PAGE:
Community Service Deanship: Protecting Children from Harmful Video Games
The Female Division of the Deanship of Community Service and Continuing Education in collaboration with the Faculty of Education held a workshop titled “The Dangers of Electronic Games on Children”. The lead presenter was Haifa Jaydan Al-Mabrook from the Department of Kindergarten.
The forum began with a background presentation about technology, computer games, and electronic game theory in the modern age. Following the introduction was an in-depth presentation on the dangers and potential ill-effects of video games to young people. She alluded to several deleterious effects of video games such as addiction, displacement of physical activity, and exposure to cyber-criminal activity. She also provided several alternatives to traditional video games that were more likely to benefit young people including construction games, puzzles, and group collaboration projects that encourage real, productive human interaction. The presenter then noted that the landscape for children's’ toys and entertainment is changing rapidly as evidenced by the recent bankruptcy filing of toy and game retailer, Toys“R”Us.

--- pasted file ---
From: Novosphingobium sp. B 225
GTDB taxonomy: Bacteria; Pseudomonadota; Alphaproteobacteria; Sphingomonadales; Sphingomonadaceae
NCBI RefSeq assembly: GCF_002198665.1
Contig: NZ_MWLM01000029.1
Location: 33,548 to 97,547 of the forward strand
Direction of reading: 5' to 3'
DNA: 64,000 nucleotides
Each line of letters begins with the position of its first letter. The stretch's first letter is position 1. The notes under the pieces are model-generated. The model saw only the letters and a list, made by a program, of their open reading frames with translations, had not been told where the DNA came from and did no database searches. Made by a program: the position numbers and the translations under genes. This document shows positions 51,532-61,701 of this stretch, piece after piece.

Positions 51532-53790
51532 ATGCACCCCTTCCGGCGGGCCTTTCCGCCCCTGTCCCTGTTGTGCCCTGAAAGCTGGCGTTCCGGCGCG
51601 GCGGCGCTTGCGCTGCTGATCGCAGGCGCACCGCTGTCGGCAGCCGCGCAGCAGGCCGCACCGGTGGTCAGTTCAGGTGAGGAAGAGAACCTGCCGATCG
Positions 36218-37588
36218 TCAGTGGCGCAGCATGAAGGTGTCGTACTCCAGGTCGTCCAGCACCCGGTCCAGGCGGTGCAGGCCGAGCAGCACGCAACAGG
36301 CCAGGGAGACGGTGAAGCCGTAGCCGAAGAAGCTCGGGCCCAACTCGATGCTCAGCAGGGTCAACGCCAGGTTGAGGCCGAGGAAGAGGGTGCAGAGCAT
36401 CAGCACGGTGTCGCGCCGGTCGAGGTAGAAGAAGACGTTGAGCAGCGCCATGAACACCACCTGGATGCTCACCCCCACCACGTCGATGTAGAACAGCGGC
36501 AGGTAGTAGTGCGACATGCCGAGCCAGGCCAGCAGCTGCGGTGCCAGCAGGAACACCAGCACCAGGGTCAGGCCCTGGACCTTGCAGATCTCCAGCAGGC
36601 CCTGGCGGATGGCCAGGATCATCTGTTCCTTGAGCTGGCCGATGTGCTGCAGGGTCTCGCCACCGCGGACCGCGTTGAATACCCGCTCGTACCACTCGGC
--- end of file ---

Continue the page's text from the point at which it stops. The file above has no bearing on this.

Al-Mabrook then provided an eye-opening statistical analysis regarding video games. The information summarized from peer-reviewed studies indicate that these games can substantially and negatively impact children’s brain functions and physical health. She noted that “because of these inherent risks, it is incumbent on parents and educators to closely monitor and control our children's’ use of video games and other electronic devices.”
Prior to the conclusion of the event, Al-Mabrook discussed a number of actual cases involving electronic games health issues. She and the participants discussed the cases and made recommendations as to how similar situations should be handled. This was extremely helpful to the participants whose main objective is to protect the children. “Initiatives such as this are crucial to defending young people from unhealthy and or evil influences in modern society,” said Assistant Dean, Dr. Abeer Al-Medawi.